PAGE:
Airport (Dallas): This airport is freaking huge. I heard it was bigger than Manhattan. I had quite a trek from the arrival terminal to the departure terminal, though at least my gate was in walking distance (some of the other gates were only accessible by skyway, which would have been neat to ride). I spent a little over an hour here, waiting for the next flight. Which was fine, since it gave me time to eat and use the restroom (if you think the airport prices are inflated, you should see what they charge on the flight itself. $3 for a $1.19 thing of chips, yikes).

Flight 2: This was a looooong flight, almost 7 hours in fact. It actually had in-flight movies, but my headphones were in my checked luggage and I wasn't going to pay for their crappy headphones (they were the cheap earbuds you get free with any headphone/cd player you purchase these days). I did my best to sleep on both flights, but it was hard to get comfortable and the best I could manage was to doze. I generally alternated between reading and dozing, though I did look out the window from time to time. The best part (view-wise) was wen we crossed over Canada into Alaska. Some of the mountains were beautiful, with the way the sun was shining off the snow covered peaks. The really stunning ones were the ones we passed in Alaska itself, as we were descending at that point and you could see how huge they were.

Airport (Anchorage): I didn't see much of this airport, since I was in a hurry to go and get my baggage. Everything showed up fine, except for my duffel bag. The shoulder strap was apparently lost during transit, so I've had to improvise with my carrying (I've strapped the large bag to the carryon, and am wheeling both of them around together at least until that strap gives).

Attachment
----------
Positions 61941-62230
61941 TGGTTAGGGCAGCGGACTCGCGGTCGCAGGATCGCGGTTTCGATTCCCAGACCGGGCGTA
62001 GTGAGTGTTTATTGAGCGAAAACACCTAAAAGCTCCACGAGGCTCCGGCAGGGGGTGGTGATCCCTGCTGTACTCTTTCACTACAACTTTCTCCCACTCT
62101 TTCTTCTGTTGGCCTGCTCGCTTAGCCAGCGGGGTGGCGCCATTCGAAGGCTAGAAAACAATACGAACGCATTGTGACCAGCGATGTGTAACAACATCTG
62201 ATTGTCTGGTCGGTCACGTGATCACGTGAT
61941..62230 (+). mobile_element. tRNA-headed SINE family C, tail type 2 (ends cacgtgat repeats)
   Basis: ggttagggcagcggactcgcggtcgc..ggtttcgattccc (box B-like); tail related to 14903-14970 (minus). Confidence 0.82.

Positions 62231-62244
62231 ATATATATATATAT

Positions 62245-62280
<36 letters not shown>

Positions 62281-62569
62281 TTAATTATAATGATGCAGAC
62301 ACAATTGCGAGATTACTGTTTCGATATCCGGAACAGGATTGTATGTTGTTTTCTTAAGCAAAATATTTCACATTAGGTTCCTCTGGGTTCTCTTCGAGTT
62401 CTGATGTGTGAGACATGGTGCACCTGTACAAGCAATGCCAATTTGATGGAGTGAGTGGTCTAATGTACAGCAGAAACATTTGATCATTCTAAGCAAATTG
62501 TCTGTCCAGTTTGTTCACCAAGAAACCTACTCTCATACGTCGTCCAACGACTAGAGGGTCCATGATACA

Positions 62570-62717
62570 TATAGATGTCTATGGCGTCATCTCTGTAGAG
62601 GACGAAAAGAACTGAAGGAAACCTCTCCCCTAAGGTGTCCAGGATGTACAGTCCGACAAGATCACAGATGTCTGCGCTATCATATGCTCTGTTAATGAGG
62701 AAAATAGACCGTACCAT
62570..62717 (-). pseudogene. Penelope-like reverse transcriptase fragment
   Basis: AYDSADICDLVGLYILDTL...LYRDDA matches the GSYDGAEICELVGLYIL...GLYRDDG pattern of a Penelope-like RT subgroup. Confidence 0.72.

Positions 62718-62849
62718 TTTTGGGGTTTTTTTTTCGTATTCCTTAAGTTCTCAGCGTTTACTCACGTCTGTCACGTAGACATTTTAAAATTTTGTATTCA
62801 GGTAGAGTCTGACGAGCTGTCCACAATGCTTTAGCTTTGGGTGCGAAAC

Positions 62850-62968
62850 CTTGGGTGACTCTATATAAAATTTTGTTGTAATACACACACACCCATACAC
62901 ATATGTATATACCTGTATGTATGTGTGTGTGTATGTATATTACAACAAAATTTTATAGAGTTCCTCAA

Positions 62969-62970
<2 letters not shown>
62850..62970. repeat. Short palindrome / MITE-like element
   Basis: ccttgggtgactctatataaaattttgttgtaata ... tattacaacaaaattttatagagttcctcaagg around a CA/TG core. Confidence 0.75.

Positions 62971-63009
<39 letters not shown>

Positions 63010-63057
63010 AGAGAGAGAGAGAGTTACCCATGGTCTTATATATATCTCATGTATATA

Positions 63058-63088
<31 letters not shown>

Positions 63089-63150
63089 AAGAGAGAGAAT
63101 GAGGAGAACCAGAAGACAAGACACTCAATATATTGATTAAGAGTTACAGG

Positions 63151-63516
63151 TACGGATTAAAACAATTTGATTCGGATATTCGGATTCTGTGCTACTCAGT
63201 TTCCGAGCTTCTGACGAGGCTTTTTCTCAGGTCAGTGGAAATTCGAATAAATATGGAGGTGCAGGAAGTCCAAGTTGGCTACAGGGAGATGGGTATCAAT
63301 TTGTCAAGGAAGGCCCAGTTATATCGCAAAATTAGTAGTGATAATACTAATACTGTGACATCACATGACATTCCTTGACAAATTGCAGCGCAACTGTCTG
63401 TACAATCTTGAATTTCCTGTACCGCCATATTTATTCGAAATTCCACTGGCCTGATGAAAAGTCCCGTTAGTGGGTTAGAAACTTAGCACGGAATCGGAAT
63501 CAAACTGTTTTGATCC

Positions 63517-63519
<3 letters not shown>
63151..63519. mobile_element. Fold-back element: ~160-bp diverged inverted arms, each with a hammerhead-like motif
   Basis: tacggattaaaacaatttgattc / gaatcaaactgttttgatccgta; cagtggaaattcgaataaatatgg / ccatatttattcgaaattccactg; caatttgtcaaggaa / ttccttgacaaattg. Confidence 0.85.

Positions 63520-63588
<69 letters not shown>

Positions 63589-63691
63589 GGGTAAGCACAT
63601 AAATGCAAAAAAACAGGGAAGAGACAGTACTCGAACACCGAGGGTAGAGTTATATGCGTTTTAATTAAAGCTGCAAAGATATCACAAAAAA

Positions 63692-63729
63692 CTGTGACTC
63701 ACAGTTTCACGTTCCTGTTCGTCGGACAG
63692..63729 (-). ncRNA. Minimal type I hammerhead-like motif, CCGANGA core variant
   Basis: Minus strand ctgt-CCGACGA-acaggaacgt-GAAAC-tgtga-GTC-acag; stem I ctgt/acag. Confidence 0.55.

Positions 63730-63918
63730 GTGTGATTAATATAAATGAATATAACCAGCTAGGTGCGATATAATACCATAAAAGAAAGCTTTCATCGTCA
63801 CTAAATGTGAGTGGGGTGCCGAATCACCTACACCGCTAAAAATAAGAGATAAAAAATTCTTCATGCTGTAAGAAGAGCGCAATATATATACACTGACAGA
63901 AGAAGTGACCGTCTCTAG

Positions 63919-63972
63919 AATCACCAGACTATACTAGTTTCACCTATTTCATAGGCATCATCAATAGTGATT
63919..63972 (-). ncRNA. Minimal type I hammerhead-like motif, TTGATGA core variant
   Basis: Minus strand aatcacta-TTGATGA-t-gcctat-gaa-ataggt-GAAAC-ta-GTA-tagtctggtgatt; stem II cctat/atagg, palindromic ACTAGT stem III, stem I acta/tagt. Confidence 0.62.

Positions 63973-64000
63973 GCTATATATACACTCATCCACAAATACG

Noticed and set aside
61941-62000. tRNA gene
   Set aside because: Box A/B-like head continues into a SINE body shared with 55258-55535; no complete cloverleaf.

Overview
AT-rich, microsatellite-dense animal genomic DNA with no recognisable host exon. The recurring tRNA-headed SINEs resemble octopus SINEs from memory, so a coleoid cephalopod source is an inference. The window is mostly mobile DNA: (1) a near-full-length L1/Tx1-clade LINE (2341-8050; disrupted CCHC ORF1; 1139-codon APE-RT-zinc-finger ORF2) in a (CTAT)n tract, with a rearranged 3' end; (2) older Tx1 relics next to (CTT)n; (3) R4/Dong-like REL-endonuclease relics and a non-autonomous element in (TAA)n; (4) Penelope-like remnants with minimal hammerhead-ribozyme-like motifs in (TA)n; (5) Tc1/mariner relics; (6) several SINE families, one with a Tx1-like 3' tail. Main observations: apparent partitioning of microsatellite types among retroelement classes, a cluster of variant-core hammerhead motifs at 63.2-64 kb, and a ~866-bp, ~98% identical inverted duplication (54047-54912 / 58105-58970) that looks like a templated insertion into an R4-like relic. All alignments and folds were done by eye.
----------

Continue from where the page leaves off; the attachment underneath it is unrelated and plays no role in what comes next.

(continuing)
Hotel: You get what you pay for, and this hotel wasn't anything special. The room had an odd smell, and there was no way to turn on the a/c that I could find. Still, it had a bed, a shower, and free internet (I wish it had had breakfast), so it sufficed.

Oversights: Food. I really messed up on this one. I ate before I left, and I had a light meal at Dallas, but I wasn't able to get anything in Anchorage, and once you get to baggage claim there's no way to go back to the restaurants. I would have eaten more in Dallas, but I didn't want to fly on a full stomach in case I got any queasier. The best I could manage was some junk food from the hotel vending machine. I think we'll stop for a snack on the 6 hour ride to Denali, but other than that I'll be using breath strips to keep the edge off (I find that for a while after eating one I lose the desire to go and eat anything). I didn't bring any food with me, because I didn't realize I would be getting here too late to eat. (I did eventually find a coffee shop that had some bagels, so I didn't starve)